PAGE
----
As the team “hit the road” with their concept, its appeal became apparent. “We talked with a handful of [corporate] peers and there was a tremendous amount of excitement,” Patton reports. “They were looking for activity to increase their pipelines and were also looking for the ability to have an impact on culture by getting their team involved.”

What was intriguing to them, he adds, was not just the opportunity to look at innovations, but to do it together, with the unique vantage point of multiple industries. “We knew we were on to something right off the bat; every single CEO resonated with it,” Patton recalls.

Each interested company was asked to invest in the program, to serve with one of the CEOs on the board, and each company was asked to appoint a “quarterback,” or “Sherpa,” to help the organization navigate in and out of corporate partners.

Georgia Tech, Patton continues, is an integral part of the program. “They provide the platform,” he explains. “They already had one of the country’s largest and oldest incubators, and we used that to build our platform out of. Georgia Tech’s abilities help us stand up to the community. We interface with the venture community through them and Invesco. [The combination] would be hard to organically create.”

A detailed article on the Engage venture fund model appears in the May issue of Technology Transfer Tactics. To subscribe and access the full article, along with the publication’s 11-year subscriber-only archive of best practices and success strategies for TTOs, CLICK HERE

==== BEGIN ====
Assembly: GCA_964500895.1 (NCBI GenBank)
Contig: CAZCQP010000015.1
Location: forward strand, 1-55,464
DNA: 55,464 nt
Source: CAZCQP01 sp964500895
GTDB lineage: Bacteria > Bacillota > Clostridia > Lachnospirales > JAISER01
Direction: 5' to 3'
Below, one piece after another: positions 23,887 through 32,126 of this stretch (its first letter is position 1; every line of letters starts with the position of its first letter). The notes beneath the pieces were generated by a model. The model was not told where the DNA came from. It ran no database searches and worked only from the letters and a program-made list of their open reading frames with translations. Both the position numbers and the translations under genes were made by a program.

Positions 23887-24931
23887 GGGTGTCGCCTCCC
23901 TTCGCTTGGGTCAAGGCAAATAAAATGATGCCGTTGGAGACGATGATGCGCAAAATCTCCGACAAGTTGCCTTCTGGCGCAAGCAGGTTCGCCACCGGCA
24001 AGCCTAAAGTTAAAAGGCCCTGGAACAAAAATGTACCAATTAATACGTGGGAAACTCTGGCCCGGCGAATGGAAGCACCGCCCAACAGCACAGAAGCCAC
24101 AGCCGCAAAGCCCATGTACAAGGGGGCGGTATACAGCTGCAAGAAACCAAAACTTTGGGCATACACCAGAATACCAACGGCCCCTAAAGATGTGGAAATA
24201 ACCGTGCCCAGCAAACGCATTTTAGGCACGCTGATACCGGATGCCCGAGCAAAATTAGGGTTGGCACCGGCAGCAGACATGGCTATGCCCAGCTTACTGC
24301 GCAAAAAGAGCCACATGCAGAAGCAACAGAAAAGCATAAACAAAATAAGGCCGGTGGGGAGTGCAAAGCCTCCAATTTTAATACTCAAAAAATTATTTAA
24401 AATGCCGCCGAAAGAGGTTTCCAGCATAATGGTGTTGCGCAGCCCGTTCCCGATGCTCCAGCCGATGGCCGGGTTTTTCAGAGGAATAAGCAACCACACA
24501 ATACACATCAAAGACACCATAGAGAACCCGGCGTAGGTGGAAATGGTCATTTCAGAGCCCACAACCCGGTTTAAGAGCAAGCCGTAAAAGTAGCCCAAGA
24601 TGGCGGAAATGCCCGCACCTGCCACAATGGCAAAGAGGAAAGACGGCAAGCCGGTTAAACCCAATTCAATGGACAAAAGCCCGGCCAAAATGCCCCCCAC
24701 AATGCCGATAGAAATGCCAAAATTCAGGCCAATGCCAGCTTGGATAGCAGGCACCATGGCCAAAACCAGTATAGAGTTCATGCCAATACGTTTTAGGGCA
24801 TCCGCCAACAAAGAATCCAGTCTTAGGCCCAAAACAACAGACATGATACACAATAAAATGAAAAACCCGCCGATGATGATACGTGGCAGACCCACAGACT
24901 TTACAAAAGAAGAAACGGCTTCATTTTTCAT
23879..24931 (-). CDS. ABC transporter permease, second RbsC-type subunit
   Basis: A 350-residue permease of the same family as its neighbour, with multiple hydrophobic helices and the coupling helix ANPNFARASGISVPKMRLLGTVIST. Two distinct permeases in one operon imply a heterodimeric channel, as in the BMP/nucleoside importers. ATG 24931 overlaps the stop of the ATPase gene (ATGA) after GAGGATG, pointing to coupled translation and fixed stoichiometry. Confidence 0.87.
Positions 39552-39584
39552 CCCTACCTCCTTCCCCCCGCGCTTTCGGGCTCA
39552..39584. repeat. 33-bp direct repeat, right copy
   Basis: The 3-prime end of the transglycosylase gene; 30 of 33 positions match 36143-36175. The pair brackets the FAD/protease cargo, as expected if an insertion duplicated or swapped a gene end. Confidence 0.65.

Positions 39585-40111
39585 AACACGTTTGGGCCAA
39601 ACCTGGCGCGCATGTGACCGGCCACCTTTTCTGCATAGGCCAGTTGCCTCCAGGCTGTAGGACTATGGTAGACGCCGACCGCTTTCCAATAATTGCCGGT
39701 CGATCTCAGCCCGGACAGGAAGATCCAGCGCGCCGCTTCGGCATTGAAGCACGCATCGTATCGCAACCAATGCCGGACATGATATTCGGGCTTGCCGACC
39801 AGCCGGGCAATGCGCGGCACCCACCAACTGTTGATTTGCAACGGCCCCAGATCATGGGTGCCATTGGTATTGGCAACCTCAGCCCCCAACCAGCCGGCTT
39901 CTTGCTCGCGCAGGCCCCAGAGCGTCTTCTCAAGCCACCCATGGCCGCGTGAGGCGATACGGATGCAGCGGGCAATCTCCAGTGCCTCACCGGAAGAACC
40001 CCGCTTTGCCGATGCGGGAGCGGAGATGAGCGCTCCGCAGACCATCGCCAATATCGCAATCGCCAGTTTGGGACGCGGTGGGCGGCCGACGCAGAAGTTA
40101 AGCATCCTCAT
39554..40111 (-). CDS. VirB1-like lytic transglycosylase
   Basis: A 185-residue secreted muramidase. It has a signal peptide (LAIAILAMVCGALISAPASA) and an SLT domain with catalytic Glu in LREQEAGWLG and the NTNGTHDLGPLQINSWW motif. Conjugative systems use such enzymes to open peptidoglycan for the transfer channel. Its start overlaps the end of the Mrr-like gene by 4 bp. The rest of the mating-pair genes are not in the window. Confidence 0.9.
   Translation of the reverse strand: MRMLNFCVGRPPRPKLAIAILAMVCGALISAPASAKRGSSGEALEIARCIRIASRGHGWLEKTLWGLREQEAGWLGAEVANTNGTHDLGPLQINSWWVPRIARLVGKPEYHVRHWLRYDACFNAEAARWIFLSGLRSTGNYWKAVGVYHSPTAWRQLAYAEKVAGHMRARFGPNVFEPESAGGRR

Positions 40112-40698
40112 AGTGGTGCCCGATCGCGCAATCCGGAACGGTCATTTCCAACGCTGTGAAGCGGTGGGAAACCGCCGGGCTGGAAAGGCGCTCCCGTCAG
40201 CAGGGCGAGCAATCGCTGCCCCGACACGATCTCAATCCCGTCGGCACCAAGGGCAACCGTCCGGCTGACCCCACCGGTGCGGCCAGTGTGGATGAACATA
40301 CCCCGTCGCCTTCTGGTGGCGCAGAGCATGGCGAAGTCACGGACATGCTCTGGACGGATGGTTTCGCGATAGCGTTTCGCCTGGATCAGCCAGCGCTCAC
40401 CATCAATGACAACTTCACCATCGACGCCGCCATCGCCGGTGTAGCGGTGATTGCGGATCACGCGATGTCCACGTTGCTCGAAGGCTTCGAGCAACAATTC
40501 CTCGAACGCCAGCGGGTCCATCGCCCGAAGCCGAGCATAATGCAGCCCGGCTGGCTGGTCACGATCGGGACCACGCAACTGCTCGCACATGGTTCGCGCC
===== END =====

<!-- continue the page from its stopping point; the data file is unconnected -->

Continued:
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Stanford start-up developing lymphoma treatment files for IPO, seeks $115M


By Jesse Schwartz
Published: June 13th, 2018

A Stanford University biotech startup has filed for an IPO to advance its novel treatment for lymphoma. continue reading »

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Drafting and Negotiating IP Rights in Sponsored Research Agreements


By Jesse Schwartz
Published: June 13th, 2018

A properly executed sponsored research agreement when partnering with industry is imperative to protect the university’s IP rights. Typically, an SRA will address ownership, licensing rights, confidentiality, publication rights, rights to future IP, and enforcement of all IP rights. Each term and condition of the agreement requires expert analysis and negotiation.

That’s why Technology Transfer Tactics’ Distance Learning Division is hosting an encore presentation of this critically important and highly rated one-hour program: Drafting and Negotiating IP Rights in Sponsored Research Agreements. The encore will be broadcast on June 21 at a special time, 11 a.m. eastern/4 p.m. London, to better accommodate our customers overseas who may have missed the original presentation.